Rita Braga – Illegal Planet: Album Review

Quirky Rita is back – and she’s as challenging and entertaining as ever.

Release Date:  8th September 2023

Label: Comets Coming (an imprint of Groovie Records)

Formats: Vinyl / Digital

When we last came across Rita Braga, back in November 2020, we described the Portuguese chanteuse’s music as “Highly quirky, marvellously varied and ominously dystopian… [with] traces of Balkan folk, post-punk electronica and significant servings of 20s/30s jazz.”  We also described her as being “Challenging and highly entertaining in almost equal measures.”  Those comments were all made in relation to Rita’s then-current album, Time Warp Blues and I’m truly happy to be able to report that nothing – at least in terms of quirkiness, jazziness, dystopia, challenge or entertainment has changed since then – at least if her new album, Illegal Planet, is anything to go by.

In case you’d forgotten, Rita Braga is a Porto-based multi-lingual multi-instrumentalist – amongst other instruments she plays her vintage keyboard, ukulele and banjolele and programmes drum rhythms.  Her songs are written and delivered in whatever language takes her fancy – Time Warp Blues included songs in English, Portuguese, Finnish and Japanese; this time around, we’ve got lyrics in English, Portuguese and French.  Rita has been busy since she last crossed our radar; in addition to writing, recording and releasing Illegal Planet, she’s participated in collaborations with a host of musical figures including German composer and sound artist Felix Kubin, Ana da Silva of post-punk outfit, The Raincoats and Ian Svenonius of Washington DC band Nation of Ulysses.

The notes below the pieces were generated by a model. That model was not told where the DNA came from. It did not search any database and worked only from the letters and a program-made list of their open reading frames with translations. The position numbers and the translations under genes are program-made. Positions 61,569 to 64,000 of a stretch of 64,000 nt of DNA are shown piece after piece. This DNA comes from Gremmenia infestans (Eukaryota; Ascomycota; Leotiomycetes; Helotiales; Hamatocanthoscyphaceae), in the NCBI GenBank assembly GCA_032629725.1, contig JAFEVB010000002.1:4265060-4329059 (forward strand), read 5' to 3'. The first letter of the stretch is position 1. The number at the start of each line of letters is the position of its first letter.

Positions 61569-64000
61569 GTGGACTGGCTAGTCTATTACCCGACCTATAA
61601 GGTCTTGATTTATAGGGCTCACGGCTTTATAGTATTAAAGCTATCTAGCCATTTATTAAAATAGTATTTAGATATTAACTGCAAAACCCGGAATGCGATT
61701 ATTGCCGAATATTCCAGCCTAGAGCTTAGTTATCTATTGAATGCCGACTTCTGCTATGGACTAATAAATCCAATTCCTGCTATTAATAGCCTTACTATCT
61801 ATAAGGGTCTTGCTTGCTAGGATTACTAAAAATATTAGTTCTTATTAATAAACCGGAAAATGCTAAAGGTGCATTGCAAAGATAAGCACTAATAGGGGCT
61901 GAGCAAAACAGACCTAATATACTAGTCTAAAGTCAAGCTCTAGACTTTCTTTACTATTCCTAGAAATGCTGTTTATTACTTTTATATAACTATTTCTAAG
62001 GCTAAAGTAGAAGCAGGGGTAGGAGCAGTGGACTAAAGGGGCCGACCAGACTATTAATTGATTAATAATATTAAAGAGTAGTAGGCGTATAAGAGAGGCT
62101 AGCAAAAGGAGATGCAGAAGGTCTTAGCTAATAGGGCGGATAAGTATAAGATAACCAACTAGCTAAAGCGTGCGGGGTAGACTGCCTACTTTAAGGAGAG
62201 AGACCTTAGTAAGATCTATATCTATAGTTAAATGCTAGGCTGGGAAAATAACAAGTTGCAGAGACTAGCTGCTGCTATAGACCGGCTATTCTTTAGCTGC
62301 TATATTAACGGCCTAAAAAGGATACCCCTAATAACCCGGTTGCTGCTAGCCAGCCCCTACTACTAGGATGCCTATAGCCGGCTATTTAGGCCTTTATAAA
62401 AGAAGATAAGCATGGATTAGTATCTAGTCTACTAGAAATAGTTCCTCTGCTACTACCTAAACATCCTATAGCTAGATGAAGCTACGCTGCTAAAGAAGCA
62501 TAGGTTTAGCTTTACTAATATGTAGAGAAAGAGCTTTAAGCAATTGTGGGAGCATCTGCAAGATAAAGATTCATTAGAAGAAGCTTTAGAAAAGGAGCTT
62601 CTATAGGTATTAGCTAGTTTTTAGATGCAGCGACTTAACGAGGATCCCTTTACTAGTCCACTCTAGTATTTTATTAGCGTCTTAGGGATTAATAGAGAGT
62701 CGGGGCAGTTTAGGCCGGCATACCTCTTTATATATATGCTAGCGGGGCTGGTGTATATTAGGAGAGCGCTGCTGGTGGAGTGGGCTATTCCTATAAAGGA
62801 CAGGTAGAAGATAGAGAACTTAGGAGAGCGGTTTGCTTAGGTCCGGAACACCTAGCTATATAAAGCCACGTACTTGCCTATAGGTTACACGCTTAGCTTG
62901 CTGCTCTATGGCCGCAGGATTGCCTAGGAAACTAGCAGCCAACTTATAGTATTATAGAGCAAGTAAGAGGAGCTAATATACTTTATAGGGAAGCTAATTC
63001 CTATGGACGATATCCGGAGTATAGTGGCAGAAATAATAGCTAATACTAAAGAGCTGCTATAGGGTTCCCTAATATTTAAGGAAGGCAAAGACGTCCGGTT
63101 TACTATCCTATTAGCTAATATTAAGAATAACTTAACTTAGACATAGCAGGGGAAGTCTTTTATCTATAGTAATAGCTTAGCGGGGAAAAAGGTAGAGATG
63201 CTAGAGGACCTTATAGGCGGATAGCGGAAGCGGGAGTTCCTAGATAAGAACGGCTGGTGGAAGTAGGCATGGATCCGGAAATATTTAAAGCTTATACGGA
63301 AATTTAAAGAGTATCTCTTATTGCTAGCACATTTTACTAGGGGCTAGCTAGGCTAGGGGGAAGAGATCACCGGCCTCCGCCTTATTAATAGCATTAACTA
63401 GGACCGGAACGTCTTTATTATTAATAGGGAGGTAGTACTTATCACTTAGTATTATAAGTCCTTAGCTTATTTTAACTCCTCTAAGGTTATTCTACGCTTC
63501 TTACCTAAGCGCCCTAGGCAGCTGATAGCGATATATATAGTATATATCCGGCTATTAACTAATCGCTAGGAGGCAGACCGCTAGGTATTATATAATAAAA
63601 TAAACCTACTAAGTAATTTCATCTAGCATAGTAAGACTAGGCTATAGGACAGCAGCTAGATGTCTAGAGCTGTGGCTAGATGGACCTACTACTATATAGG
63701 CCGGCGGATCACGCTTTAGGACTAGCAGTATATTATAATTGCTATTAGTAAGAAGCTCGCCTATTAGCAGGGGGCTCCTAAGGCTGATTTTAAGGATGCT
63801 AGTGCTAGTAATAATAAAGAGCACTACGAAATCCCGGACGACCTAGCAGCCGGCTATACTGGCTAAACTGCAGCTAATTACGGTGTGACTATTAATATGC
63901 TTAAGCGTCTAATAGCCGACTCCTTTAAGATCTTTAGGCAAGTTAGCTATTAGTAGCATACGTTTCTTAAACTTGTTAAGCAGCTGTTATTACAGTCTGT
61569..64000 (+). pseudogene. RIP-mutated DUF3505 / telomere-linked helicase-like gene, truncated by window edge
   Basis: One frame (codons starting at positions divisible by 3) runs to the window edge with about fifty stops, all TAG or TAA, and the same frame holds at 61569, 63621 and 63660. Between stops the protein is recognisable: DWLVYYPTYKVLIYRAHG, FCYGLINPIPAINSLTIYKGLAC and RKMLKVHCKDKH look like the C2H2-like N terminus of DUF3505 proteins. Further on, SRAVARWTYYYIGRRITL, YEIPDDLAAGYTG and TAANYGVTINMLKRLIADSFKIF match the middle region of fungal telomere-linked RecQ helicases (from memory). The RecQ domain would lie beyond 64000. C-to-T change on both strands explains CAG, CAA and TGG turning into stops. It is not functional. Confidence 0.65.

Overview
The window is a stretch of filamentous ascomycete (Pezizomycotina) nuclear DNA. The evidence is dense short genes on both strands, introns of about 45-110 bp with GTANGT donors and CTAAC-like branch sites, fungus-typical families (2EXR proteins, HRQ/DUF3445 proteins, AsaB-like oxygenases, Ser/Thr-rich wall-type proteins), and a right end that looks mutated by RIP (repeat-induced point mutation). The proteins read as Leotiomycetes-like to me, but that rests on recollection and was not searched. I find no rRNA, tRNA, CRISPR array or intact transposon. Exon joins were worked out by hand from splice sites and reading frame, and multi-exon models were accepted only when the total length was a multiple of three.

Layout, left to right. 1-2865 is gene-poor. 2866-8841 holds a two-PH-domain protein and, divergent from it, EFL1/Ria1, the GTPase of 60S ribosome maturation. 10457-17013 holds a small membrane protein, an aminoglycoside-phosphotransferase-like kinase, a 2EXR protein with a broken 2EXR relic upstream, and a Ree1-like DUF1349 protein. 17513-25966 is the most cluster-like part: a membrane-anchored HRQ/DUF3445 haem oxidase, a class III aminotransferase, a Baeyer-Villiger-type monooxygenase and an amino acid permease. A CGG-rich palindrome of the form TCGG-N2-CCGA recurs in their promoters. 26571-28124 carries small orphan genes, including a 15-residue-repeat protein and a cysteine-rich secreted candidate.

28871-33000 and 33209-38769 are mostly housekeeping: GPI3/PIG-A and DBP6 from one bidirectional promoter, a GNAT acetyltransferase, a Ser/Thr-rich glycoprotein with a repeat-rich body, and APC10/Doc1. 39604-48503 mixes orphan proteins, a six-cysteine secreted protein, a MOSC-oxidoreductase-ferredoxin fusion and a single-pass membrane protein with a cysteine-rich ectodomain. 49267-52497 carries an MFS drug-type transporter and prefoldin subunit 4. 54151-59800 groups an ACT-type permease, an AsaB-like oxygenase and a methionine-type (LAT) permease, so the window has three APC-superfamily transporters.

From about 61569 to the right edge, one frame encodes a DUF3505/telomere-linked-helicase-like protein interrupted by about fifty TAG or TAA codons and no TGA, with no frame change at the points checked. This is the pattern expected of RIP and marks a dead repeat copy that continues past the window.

This lady is unique.  It’s possible to detect influences in her music – particularly from the likes of Kate Bush and Björk if you look hard enough, but the blend of early jazz and 80s electronica (not so much the Eastern European folk influences, this time) that helped to make Time Warp Blues such a joy is Rita’s alone and, on Illegal Planet, it’s here in abundance, along with a huge dose of that unpredictable quirkiness that never fails to shock, surprise and delight the earnest listener.

Time Warp Blues was – almost, but not quite – a solo effort, but, this time around, Rita has engaged the services of plethora of talented guests, including saxophonist Nik Phelps who has previously added his distinctive tones to the work of artists such as Tom Waits and Frank Zappa, synth wizard Phil MFU (Man From Uranus, known to his mother as Philip Baerwalde) and such pillars of Porto’s experimental music scene such as Gustavo Costa (drums), Henrique Fernandes (bass) and Luis Bittencourt (vibes, marimba and a surprising range of other stuff).  And it all adds up to something very special, as I’ll try my very best to explain…

It all starts off in a surprisingly conventional and innocuous fashion.  The album’s title track, which opens proceedings, is a delightful slice of – almost – traditional jazz.  Luis’s plodding double bass and a soft percussion rhythm provide the backing to a rich, stirring, shimmering vocal from Rita, but don’t be lulled – experimentation is just around the corner…